Tate: UI schedule gets tougher in Year Two

Tate: UI schedule gets tougher in Year Two

   As part of his revamp-and-invigorate plan for Fighting Illini basketball, Lon Kruger set upon a path to upgrade the schedule.

   No more rollover teams in the now-defunct Illini Classic. Fewer Chicago States and Delaware States. Kruger dared to add Bradley and St. Louis as home-and-road rivals alongside Illinois-Chicago. He hooked on with Texas and Clemson.

   Disregarding the Big Ten''s new postseason tournament and assuming the inevitable second-round matchup with Louisville in San Juan Nov. 28, Kruger''s Illini will play at least 15 games against teams projected for the NCAA 64-team tournament by Athlon Magazine ... and that doesn''t include Missouri, Michigan and a couple potentially rugged foes Athlon didn''t put on its 64-team list.

   The Sporting News confirms the degree of difficulty, tabbing UCLA No. 3, Clemson No. 6, Purdue No. 9, Iowa No. 13 and Indiana No. 19.

   "We want to play the type of schedule that the players and the fans enjoy," Kruger said. "It''ll be tough this year. We could get beat up early. But this is the type of program we want to build."

Reality limits scheduling

   Reality and home-court needs put certain limits on scheduling.

   Kruger is obligated to play 16 home contests, including two exhibitions. With an NCAA limit of 27 dates in the continental United States, it breaks down as follows: Big Ten postseason tournament counts one, the league requires 16 games and trips to the United Center and Keil Center take up two more. That''s 19. Throw in UIC and St. Louis, and that''s 21.

   Kruger had to bring in Bradley, Georgia Southern, Texas-Pan American, Maine and Texas this season to meet the 16-game Assembly Hall requirement.

   "People say, ''Why not schedule all strong teams?'' " Kruger said, "but we have to arrange some games that we don''t have to return. It won''t work otherwise.

   "A key for us in the future is playing a game at the United Center that we don''t have to return. This year, we travel to UCLA as a payback for UCLA coming to Chicago last December. Next year, we are obligated to return the Clemson game. That''s why it would be ideal to get someone like Notre Dame to play each year in Chicago."

   While Kruger wrangles with the business aspects of it, the UI players rejoice in playing top teams and top players. UI leader Jerry Hester can''t wait to smack up against a half-dozen small forwards ranked ahead of him by The Sporting News  World University Games teammate Greg Buckner of Clemson, Big Ten standouts Sam Jacobson of Minnesota and Sam Okey of Wisconsin, Kris Clack of Texas and, if it breaks this way in San Juan, Louisville''s Nate Johnson and Georgia Tech''s Matt Harpring.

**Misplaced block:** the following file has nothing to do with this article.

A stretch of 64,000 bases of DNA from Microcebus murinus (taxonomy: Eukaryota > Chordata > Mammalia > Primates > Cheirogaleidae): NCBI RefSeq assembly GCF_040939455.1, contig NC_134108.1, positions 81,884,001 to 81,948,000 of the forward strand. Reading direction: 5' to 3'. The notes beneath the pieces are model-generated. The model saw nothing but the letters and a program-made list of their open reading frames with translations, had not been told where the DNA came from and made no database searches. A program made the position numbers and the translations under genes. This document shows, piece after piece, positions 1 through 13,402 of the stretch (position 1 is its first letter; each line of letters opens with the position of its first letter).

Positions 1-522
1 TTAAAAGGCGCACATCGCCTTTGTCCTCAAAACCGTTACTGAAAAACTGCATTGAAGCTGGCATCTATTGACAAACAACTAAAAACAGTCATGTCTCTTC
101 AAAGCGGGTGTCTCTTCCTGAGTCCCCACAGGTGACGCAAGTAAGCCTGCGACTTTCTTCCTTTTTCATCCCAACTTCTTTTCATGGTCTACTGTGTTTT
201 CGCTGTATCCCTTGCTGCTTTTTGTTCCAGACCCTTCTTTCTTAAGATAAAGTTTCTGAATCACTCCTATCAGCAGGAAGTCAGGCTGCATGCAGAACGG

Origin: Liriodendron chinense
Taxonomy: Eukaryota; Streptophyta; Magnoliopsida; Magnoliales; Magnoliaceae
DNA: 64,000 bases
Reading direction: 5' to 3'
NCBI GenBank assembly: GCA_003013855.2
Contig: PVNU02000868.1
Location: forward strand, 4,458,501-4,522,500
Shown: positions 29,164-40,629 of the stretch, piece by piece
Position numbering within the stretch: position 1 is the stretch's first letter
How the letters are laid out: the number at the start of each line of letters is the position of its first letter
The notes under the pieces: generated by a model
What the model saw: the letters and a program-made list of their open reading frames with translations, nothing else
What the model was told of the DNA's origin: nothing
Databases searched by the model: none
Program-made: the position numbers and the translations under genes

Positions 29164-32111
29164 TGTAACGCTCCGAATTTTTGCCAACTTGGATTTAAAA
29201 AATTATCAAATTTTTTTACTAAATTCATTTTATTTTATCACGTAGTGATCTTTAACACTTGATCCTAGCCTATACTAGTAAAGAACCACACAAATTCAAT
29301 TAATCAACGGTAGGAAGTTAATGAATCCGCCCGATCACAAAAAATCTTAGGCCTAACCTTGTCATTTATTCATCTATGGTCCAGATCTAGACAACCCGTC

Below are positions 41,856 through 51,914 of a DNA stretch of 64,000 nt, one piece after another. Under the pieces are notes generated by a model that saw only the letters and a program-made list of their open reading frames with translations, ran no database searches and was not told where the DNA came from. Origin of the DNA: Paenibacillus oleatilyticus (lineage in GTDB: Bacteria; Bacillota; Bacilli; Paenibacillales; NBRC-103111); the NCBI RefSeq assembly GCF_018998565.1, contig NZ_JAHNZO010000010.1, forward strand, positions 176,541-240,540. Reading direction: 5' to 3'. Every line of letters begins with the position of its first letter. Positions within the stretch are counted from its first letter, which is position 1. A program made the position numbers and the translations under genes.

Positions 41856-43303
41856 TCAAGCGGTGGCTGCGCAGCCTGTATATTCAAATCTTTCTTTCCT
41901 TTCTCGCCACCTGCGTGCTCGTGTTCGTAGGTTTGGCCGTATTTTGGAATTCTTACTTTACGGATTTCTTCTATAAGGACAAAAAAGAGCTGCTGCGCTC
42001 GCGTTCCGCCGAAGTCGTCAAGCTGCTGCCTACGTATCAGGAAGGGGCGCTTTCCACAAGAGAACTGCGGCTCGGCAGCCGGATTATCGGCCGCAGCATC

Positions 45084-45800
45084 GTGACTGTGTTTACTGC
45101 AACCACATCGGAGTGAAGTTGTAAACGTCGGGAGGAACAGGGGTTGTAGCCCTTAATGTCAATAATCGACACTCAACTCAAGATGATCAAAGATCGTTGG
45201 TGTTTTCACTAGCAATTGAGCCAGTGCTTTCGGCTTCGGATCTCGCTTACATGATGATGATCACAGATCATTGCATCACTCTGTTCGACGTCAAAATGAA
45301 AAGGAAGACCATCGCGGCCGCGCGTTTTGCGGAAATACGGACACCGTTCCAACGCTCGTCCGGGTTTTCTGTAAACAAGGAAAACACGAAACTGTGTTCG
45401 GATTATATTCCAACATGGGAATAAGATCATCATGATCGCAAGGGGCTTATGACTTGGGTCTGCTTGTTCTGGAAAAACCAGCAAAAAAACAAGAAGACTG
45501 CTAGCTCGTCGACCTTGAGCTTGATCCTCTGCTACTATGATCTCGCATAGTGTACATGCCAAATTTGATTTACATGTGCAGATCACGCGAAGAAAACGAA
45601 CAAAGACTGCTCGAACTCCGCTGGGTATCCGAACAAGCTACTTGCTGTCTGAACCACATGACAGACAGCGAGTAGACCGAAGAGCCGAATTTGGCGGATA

Jarrod Gee is anxious to test his improvement against four Big Ten centers on everyone''s must-watch list  Northwestern''s Evan Eschmeyer, Michigan''s Robert Traylor, Purdue''s Brad Miller and Indiana''s Jason Collier.

To be the best, play the best

   The point is, Illinois will face gobs of teams with supposedly more talent ... and the Illini players love it.

   "If you want to be the best, you have to play the best," senior Brian Johnson said. "I like the idea of solid tests night after night, of meeting high quality from different conferences. We have good depth, and that will work to our benefit."

   Guard Matt Heldman agreed:

   "We''re excited about testing ourselves. I''d much rather play the tough schedule."

   A drawback is Illini freshmen will have little margin for error. But that''s OK with Sergio McClain and Awvee Storey.

   "We faced good teams in high school (Peoria Manual), and we''ll be doing the same thing here," McClain said. "Our juices will really be going in that first game against Bradley. That''s my hometown, and a lot of people will be looking to see how I adjust to college. There''ll be tight situations right from the beginning, and that''s how you learn."

   Said Storey, who played a year in prep school after Proviso West:

   "I''ve waited a long time to be able to compete against NBA-type people. It''s a great honor. Now, I get a chance to establish my talent and see if I can handle it. I want to play the best."

   Start the countdown. It''s just four weeks to Bradley.

   Loren Tate writes for The News-Gazette.


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